There’s undeniable satisfaction in being able to toss out a rag-tag pair of socks you haven’t worn in years or those suit jackets that have seen better days. But the value of spring cleaning isn’t just getting rid of old things — it’s about making space for what’s really important.

That’s also true for leadership. Spring is the perfect time to consider what dusty old practices just don’t fit anymore. Here are ideas to welcome new techniques, tactics and ways of engaging your team from

Scrub out the negativity

After the difficulty of the past two years, leaders may be persistently negative without even realizing it. Consider the example of one leader who treated their employees terribly but who also had a sign hanging in their office that read, “Honesty, Respect, Integrity … Always.” Until this sign was brought to their attention, they had not consciously thought about their treatment of people. Like most people, leaders can be keenly aware of when they are being mistreated but are blind to their mistreatment of others. Pay attention to areas where you can clean up your act.

Freshen up your praise

Select someone on your team or someone with whom you work closely who is overdue for some positive feedback from you. To ensure that the conversation goes beyond thought to action, make a plan for how you will deliver the feedback. Determine if it will be via email, phone, or handwritten note; whether it will be privately or publicly; or if you’ll jump into it “on the fly” or in a scheduled conversation. Think ahead about the specific examples you’ll cite to praise their effective behavior or performance, then use all of this to brighten someone’s day.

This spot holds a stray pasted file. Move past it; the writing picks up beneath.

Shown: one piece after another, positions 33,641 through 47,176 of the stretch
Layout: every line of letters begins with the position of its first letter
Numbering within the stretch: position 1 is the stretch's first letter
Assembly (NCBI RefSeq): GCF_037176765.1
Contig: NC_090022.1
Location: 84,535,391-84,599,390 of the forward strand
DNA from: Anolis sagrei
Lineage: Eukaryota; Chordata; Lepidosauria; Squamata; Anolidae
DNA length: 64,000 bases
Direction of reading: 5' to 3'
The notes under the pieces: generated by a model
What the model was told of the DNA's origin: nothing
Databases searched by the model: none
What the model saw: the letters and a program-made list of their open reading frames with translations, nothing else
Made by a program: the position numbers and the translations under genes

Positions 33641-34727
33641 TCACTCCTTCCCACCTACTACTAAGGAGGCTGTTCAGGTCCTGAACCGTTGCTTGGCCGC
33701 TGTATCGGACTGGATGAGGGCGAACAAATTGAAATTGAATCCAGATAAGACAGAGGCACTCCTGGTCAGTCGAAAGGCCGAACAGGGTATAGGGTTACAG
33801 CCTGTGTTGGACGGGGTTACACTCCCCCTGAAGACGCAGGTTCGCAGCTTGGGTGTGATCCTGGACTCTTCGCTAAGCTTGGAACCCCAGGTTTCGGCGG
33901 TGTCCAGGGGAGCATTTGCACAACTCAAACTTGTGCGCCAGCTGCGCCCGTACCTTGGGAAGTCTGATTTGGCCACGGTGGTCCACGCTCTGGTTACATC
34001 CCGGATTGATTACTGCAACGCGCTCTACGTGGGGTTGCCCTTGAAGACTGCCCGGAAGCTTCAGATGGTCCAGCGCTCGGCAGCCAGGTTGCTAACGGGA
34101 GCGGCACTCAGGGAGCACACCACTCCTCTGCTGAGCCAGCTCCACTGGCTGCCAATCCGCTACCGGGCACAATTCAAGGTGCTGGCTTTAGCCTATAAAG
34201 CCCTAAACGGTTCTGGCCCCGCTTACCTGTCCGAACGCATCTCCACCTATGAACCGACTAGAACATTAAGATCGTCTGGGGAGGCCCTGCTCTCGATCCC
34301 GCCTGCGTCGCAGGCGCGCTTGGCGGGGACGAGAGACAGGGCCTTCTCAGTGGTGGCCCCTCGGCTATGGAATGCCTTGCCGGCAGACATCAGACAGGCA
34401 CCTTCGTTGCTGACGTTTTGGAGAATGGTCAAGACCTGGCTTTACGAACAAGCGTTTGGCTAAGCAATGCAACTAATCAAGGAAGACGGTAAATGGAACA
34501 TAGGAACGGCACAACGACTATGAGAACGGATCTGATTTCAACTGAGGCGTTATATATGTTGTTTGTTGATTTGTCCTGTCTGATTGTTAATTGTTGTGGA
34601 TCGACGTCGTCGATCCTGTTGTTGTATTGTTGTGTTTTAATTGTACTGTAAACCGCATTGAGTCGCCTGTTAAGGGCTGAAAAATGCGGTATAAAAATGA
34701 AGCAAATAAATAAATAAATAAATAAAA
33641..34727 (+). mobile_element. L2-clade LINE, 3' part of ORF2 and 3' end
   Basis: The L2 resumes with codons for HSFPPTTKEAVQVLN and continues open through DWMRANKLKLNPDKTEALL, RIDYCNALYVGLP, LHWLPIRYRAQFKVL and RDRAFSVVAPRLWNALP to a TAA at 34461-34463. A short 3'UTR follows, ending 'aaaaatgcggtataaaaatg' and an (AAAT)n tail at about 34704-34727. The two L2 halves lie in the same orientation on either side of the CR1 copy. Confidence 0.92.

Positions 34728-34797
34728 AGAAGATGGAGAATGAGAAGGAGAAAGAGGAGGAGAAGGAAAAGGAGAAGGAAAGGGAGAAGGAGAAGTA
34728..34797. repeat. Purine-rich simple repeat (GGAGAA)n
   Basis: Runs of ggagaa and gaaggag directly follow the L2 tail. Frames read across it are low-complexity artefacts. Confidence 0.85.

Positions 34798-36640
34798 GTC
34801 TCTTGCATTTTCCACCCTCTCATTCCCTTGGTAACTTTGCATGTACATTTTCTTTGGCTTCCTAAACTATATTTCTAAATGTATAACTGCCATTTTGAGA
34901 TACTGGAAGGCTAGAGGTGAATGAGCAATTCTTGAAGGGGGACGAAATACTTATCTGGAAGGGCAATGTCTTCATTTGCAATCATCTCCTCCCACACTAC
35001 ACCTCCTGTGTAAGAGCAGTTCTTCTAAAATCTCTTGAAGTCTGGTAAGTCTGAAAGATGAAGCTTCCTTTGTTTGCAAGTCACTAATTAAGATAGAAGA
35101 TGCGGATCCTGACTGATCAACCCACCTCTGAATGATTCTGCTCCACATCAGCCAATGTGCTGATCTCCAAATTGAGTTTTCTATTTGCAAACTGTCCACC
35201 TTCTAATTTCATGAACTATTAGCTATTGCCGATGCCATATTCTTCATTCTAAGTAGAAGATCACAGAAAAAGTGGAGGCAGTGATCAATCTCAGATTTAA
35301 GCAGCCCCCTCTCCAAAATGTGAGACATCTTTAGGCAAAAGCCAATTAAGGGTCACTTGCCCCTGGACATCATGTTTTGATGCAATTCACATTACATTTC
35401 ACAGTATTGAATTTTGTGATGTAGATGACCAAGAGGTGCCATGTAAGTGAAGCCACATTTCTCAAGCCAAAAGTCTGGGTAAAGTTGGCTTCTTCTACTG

Touch up your skills

Your technical expertise can be the very thing that helps you coach, guide and grow the members of your team. At the same time, to be effective as leaders, we need to learn and develop our own additional skills and behaviors in order to get the results we desire from them.

What leadership skills do you need to add to your repertoire? Take inventory of key actions, like whether or not you ask questions to involve others in problem-solving and decision-making, or listen to people when they speak in order to not just hear but understand.

Of course, cleaning and tidying are jobs that are never done, and the same goes for leadership practices. But now that spring is here, it’s a good idea to take a deep dive into where you can scrub up and throw out practices that no longer work and instead bring forth what needs to see the light of day!